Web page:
Area: 322,463 sq km
Climate: tropical along coast, semiarid in far north; three seasons - warm and dry (November to March), hot and dry (March to May), hot and wet (June to October)
Population: 21,504,162 (July 2011 est.)
Languages: French (official), 60 native dialects with Dioula the most widely spoken
Government type: republic; multiparty presidential regime established 1960
Independence Day: 7 August 1960 (from France)
Currency: CFA Francs (XOF); 100 XOF = 0.22 USD; 1USD= 461.83
GDP: $37.8 billion (2010 est.)
GDP - per capita (PPP): $1,800 (2010 est.)
Information for Foreign Students in Ivory Coast
Obtaining a Visa
It is compulsory for all western foreigners, except for those from the US when they spend up to 90 days in the country. We advise you to contact the embassy to check visa requirements. As for African Nationals, visas are not required by nationals from Benin, Burkina Faso, Cape Verde, Central African Republic, Chad, Congo, Gambia, Ghana, Guinea, Guinea-Bissau, Liberia, Mali, Mauritania, Morocco, Niger, Nigeria, Senegal, Sierra Leone, South Africa, Togo and Tunisia.
Types and costs: prices vary according to nationality. Prices given are for UK nationals. Tourist, Business and Transit: £100 (single-entry); £120 (multiple-entry). The validity is three months.
There are several hall of residence for students: Cocody, Mermoz, Cité rouge, Campus Ancien, Port-Bouët, Cité Williamsville...
Link for hotels: http://www.hotel.com.au/Abidjan-Cote-D-Ivoire/
Hotels and restaurants are expensive in the larger towns. There are several hotels of international standard in Abidjan. In general, there is a choice between luxury, medium-range and cheaper accommodation in the larger towns. In all cases you should book in advance.
Link for halls http://tourismeci.org/residences.htm
A yellow fever vaccination certificate is required from travelers over one year of age coming from all countries.
All water should be regarded as being potentially unsafe. Water used for drinking, brushing teeth or making ice should have first been boiled or otherwise sterilized. People who are not used to drinking it could have upset stomach.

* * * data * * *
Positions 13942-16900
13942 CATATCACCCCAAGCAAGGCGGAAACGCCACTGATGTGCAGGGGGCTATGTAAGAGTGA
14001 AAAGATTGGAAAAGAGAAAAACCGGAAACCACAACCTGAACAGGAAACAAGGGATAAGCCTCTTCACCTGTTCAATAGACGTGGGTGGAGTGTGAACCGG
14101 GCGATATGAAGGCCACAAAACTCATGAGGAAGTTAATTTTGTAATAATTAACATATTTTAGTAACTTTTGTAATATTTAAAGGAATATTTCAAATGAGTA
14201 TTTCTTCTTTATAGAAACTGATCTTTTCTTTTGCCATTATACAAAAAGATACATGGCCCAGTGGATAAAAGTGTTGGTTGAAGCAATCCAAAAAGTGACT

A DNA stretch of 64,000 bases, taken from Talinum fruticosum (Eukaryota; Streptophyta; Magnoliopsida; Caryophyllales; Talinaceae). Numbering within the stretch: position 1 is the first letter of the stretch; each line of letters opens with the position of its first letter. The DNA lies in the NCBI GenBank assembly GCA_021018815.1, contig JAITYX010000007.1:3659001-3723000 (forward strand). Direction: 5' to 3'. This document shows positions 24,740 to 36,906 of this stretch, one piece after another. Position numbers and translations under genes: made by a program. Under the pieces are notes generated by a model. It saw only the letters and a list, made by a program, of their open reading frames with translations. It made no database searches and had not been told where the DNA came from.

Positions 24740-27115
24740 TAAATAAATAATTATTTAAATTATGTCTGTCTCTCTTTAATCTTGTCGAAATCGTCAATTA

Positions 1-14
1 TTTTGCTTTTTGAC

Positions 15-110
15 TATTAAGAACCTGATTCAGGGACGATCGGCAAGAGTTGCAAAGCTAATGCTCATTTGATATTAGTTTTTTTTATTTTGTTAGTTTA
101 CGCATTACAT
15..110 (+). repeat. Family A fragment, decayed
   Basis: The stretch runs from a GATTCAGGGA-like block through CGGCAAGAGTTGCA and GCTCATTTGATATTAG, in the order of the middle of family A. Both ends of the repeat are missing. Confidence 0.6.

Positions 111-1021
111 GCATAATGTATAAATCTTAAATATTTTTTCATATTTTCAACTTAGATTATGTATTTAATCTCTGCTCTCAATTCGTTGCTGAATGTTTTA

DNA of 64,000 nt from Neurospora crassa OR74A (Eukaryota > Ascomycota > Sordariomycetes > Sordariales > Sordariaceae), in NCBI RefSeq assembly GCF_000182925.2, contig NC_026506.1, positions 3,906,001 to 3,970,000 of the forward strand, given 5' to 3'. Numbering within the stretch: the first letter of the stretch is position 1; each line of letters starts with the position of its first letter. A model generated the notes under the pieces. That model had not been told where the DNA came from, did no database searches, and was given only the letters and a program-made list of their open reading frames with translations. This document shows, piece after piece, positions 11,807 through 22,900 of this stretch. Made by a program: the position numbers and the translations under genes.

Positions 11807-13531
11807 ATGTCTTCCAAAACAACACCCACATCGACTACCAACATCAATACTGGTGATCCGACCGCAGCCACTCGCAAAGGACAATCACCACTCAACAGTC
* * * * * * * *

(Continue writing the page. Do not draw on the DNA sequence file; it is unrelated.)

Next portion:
Health care facilities in the main towns are up to international standards but expensive; medical insurance is essential.
American Express and MasterCard are widely accepted; Diners Club and Visa have more limited use.
Only currency issued by the Banque des États de l'Afrique de l'Ouest (Bank of West African States) is valid. Travelers' cheques are accepted in hotels, restaurants and some shops.
There are several international banks in the country such as BNP PARIBAS Cote d'Ivoire (http://www.bicici.org/ ) , City Bank, Ecobank (www.ecobank.com/ ), Export-Import Bank Of Corea and Société Générale de Banques en Cote d'Ivoire (www.socgen.com).
Abidjan has a poor public transportation system; if you choose to travel by bus despite the risks, the 'Express' line is believed to be the safest and most reliable. In Abidjan, taxis are readily available, inexpensive (metered). Orange taxis are widely known to be the most secure form of public transportation. Communal taxis ('woro-woros'), used only within the limits of each commune, are not metered and are dangerous. Don't use local vans ('Gbaka') because they are frequently involved in accidents.
Keeping in touch
Public access is available at Internet cafes in Abidjan. There are numerous mobile-cellular service providers competing in the market; International telecommunications are available in major towns and centres.